In any case, here is this catch-all, this pagan junk drawer, and it is full of things, important things, less important things, unimportant things, and who can tell the difference?

I know that some folks will "decommission" items they are no longer using, particularly items that have been charged or are otherwise things of power. (This issue has not really arisen for me, given my general lack of woo or energy-awareness, but if I were to feel the need to do this I imagine I would bury it in salt for a while and hope for the best because I certainly couldn't tell if it had worked.)

Another option is to gift someone else with something that is perhaps wonderful but is not for you.

I am not comfortable with the notion of simply throwing away something that has spent a fair amount of time on an altar or shrine. Then again I am a bit of a packrat so I am not all that comfortable with the notion of simply throwing anything away!

So finally there's the option I have taken--put them away, store them, keep them safe. Because just in case. Because you never know. Because you'll know what to do with them when the time comes to do it. Or because your descendants deserve a surprise or three when they are sorting through your stuff!
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If you are of a certain age, you'll remember the advertising catchphrase, and maybe even the tune: "There's always room for J-E-L-L-O!" I don't know that I ever gave it much thought, but the principle seemed to be that, for something so good, no matter how big the rest of your meal, you could always manage to get down just that little bit more as long as it was Jello.

It may have been a good marketing campaign, but as a guide for life it is a problem.

Sayings like "If you want something done, ask a busy person," and "If something is important to you, you make the time for it" are also a problem.

They are a problem because they imply that if we are not doing certain things (studying, reading, performing or attending ritual, building altars, writing prayers, etc.), any number of things that we or others think we should be doing, it is entirely a matter of choice. If it was really important to us to go to that Yule rite, we would be there. If we really wanted to fit in half an hour of devotional practice every day, we would do it. If we do not do these things, it is because we don't place enough importance on them. We feel ashamed, or perhaps others shame us, calling our limitations excuses.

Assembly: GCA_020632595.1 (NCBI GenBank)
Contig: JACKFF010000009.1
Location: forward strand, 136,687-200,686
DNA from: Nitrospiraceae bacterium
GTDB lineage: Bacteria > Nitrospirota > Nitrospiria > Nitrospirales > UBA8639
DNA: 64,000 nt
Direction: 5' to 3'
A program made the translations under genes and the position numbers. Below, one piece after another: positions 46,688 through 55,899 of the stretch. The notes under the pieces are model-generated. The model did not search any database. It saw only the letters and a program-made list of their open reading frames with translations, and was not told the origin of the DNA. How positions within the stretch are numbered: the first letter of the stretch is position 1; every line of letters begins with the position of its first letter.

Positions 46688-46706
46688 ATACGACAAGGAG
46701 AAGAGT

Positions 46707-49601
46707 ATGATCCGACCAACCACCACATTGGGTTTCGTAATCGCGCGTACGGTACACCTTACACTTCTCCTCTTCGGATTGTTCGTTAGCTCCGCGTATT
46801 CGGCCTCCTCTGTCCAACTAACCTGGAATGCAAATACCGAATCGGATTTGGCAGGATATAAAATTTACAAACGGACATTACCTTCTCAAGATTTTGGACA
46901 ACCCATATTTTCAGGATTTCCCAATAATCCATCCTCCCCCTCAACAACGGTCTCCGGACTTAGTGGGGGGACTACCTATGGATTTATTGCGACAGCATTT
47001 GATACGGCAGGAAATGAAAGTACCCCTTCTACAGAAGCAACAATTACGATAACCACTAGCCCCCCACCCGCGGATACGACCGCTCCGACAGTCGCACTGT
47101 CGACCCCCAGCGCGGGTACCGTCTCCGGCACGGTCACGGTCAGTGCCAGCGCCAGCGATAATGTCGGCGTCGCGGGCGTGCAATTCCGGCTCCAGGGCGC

And sometimes that point is valid--some folks don't go to festivals because there are non-spiritual things in their life that are more important to them (although really I figure that is their business as well, priorities are a personal thing). They don't make time to pray because they don't want to (also a personal thing in my opinion). Even given the time/energy/health/money, they would focus on other things.

But that's certainly not the case across the board, and I would not even attempt to guess as to someone else's reasons for doing or not doing whatever it is they do or do not do.

Time and energy, for most of us (I won't say all because I don't know you all), are finite. Only we know how much of each we have to spare.

Sometimes there is no time. There is no space. There is no energy. Sometimes there is no room.
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I was going to write about this last week (the first "I" week) and didn't, wrote about something else. Now I have to, and the question I ask myself is "How do I write about inspiration when my own inspiration well has currently run dry?"

Inspiration, for me, is something that comes and goes. It has never been a constant thing--sometimes it lasts for days or weeks, occasionally for months, but eventually it will come to an end and I will be given time to recover from those days/weeks/months when ever moment not devoted to necessary other things is spent writing. It is a wonderful thing, even a thrilling thing, or at least I know it is because I remember it being, but right now in the drought season I cannot really remember it.

Which doesn't mean that I cannot write if I need something written. Generally I can. But I don't get that same flow where you just never stop. I can't, right now, say that I miss it; it is a big old time sink, after all, and the rest of life is still there waiting and rolling on its way regardless of whether the muses are visiting. But it is an "is or is not" sort of thing, isn't it?